Last week’s column was meant to highlight the struggle many of us on the Board of Education are having with approving or denying a particular charter. Should we err on the side of complying with state law or give more credence to social justice issues, relative to equity and excellence for every child. Certainly the adherence to state law is a solemn part of the oath we took when sworn into elected office.
Our votes have had a dramatic effect on changing the education landscape in Silicon Valley. Some say for good, some say for ill. It is an ever-changing landscape that screams for increased collaboration and cooperation between stakeholders. Education results in some regions of this county are deplorable and need solution sets with a fierce urgency of now. (See the report: Broken Promises: The Children Left Behind In Silicon Valley Schools).
Matt Hammer, executive director of Innovate Public Schools, recently told me that a six-month update of the first Broken Promises report will be out in November. It will recognize Navigator public charter school in Gilroy for raising Latino achievement—an urgent need in our system.
To demonstrate the headache these decisions give each member of the Board, our email inboxes were filled last week with more than 100 signatures on a digital petition sent at different times over a one week period. The petition signers asked us to approve Navigator Morgan Hill, a recently denied charter by the Morgan Hill Unified School Board. By state law, Navigator can come to the SCCOE or State Board of Education on appeal.
The Navigator petition states: “Vote to enable Navigator Charter School, the best performing new Charter in California, to come to Morgan Hill. Gilroy Prep School’s first year API was 978 2. Help close the educational performance gap to provide the best educational options for every kid.”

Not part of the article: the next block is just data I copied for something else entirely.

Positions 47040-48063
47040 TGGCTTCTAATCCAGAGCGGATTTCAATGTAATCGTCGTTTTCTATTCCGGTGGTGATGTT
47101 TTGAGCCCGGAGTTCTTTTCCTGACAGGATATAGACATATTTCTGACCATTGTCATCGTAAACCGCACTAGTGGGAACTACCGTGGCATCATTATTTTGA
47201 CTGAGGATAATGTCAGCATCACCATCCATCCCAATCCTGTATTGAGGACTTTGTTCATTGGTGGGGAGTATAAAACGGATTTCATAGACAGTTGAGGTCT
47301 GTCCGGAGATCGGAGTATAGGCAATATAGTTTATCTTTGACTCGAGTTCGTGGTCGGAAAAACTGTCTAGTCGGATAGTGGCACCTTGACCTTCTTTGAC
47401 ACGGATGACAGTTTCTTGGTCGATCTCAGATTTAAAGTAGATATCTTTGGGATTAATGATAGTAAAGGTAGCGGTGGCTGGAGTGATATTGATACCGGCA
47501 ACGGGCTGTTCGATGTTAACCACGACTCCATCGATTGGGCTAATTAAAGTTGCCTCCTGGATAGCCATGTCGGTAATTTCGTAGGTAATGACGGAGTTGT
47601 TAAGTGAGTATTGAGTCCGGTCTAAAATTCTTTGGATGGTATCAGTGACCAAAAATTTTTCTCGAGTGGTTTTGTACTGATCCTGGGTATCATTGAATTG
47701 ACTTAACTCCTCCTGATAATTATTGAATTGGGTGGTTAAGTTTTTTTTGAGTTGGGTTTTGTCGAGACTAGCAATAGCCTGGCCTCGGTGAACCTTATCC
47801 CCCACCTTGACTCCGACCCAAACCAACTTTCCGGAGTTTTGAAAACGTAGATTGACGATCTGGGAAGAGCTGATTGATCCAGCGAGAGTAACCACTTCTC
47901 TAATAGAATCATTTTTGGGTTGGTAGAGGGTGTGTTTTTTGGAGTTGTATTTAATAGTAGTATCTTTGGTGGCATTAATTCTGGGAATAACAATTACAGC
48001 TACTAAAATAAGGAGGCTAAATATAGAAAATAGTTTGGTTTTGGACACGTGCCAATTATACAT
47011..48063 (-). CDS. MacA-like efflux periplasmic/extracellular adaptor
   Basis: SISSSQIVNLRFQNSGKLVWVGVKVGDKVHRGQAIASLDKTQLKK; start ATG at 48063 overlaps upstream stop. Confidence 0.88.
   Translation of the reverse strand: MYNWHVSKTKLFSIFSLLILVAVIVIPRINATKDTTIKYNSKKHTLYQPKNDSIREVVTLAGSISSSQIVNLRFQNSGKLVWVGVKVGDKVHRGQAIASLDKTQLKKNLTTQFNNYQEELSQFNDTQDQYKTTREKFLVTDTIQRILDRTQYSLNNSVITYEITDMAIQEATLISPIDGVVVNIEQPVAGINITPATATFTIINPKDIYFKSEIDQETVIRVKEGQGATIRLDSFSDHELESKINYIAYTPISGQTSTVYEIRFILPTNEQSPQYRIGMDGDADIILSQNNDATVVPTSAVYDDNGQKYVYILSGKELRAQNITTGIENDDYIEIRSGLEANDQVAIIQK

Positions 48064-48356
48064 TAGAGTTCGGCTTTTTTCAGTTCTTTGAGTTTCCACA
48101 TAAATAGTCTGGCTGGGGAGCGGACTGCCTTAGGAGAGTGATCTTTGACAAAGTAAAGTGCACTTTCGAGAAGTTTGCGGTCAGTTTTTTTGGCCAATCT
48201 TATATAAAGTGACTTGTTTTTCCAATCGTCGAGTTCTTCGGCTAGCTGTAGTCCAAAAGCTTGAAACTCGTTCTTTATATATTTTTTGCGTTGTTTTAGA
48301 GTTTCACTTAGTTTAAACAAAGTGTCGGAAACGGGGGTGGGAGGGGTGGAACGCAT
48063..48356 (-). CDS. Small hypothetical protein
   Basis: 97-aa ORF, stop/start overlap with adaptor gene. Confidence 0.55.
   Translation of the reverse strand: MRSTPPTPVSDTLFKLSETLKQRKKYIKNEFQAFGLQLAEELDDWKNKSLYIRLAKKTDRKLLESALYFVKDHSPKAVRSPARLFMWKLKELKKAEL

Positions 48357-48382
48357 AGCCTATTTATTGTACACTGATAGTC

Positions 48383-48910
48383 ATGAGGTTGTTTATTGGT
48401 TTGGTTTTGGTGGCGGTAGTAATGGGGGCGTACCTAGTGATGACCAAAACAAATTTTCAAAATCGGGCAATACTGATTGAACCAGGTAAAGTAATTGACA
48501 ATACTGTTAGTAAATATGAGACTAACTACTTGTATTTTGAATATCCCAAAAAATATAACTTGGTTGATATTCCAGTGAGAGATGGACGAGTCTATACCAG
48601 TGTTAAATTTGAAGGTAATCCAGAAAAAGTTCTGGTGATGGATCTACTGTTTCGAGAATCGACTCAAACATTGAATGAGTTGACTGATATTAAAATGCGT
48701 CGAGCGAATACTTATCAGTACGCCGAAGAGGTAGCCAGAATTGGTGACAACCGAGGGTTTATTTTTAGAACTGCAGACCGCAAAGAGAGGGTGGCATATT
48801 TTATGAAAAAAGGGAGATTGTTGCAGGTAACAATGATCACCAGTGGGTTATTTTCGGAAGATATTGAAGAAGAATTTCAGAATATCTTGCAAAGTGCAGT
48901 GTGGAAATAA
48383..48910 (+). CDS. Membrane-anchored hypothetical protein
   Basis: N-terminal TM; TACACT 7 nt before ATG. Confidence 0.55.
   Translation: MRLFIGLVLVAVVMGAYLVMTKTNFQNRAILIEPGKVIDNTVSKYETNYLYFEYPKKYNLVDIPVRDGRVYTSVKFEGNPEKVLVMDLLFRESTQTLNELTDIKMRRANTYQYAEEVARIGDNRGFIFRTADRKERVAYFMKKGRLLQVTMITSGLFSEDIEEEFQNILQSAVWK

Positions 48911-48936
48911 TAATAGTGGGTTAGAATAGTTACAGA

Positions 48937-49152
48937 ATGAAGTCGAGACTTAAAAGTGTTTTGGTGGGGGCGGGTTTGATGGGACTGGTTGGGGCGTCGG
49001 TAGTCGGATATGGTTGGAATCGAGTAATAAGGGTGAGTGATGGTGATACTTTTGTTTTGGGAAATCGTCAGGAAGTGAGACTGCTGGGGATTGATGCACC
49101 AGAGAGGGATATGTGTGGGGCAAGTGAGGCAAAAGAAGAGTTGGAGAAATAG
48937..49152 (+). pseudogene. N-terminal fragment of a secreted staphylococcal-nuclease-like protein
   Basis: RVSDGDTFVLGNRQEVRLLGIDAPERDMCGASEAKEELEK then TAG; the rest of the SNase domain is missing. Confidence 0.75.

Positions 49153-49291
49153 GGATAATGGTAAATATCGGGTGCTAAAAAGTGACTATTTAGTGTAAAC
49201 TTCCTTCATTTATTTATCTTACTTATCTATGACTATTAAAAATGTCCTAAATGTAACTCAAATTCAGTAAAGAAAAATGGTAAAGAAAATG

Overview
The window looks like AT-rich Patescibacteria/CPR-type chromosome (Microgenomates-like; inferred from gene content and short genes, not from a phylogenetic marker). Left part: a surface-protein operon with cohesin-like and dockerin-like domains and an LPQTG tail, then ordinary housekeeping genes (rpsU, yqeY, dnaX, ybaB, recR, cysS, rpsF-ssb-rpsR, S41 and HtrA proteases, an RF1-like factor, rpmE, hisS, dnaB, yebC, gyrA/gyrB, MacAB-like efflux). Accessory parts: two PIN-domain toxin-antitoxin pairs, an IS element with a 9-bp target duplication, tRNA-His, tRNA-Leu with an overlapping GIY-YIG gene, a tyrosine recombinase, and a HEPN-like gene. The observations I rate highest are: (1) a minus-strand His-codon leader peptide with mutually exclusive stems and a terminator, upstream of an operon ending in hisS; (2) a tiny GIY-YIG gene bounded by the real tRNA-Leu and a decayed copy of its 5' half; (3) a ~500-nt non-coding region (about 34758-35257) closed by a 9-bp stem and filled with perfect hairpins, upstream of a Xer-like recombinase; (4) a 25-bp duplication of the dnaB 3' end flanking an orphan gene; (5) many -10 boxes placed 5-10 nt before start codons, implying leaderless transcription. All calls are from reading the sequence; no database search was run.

Interestingly, the MUHSD Board will decide on whether to approve Rocketship at its upcoming meeting in November. I much prefer Morgan Hill look at the Rocketship school as an education partner in serving their students, not a competitor. Use the energy of the parent choice movement to enhance the portfolio of their schools and share best practices. I see the decision as a win for students, parents, the district and city. Talk to Franklin-McKinley or Alum Rock School District Boards, which have approved Rocketship and other charter schools to better serve their students and families.
On Friday, I began receiving another online petition, this time with 66 signatures and individual emails from Mario Banuelos and other concerned Morgan Hill parents and educators. This opposing petition reads: “Support MHUSD neighborhood schools. We offer Math and Music Academy and a Dual immersion & multi-cultural program. … We serve all students regardless of race, socio-economic level and ability. DO NOT APPROVE NAVIGATOR or Rocketship Charter Petitions that offer educational programs that narrow the curriculum.”
Should individual board members take into account the financial burden placed on districts when charter schools we approve on appeal or on a countywide basis arguably hinder their development? How much should parents’ voices be considered? And what about new plans for a district that has underperformed for Latino students in creating new magnet schools of choice? Is it an important fact that charters are usually non-union?
These questions are complex and gut wrenching at times, especially when you hear story after story from students and parents about how their unique learning and social needs were not addressed at the traditional public school.
The charter war continues to intensify. Perhaps it is time for the state legislature to retool the law.
Joseph Di Salvo is a member of the Santa Clara County Office of Education’s Board of Trustees. He is a San Jose native.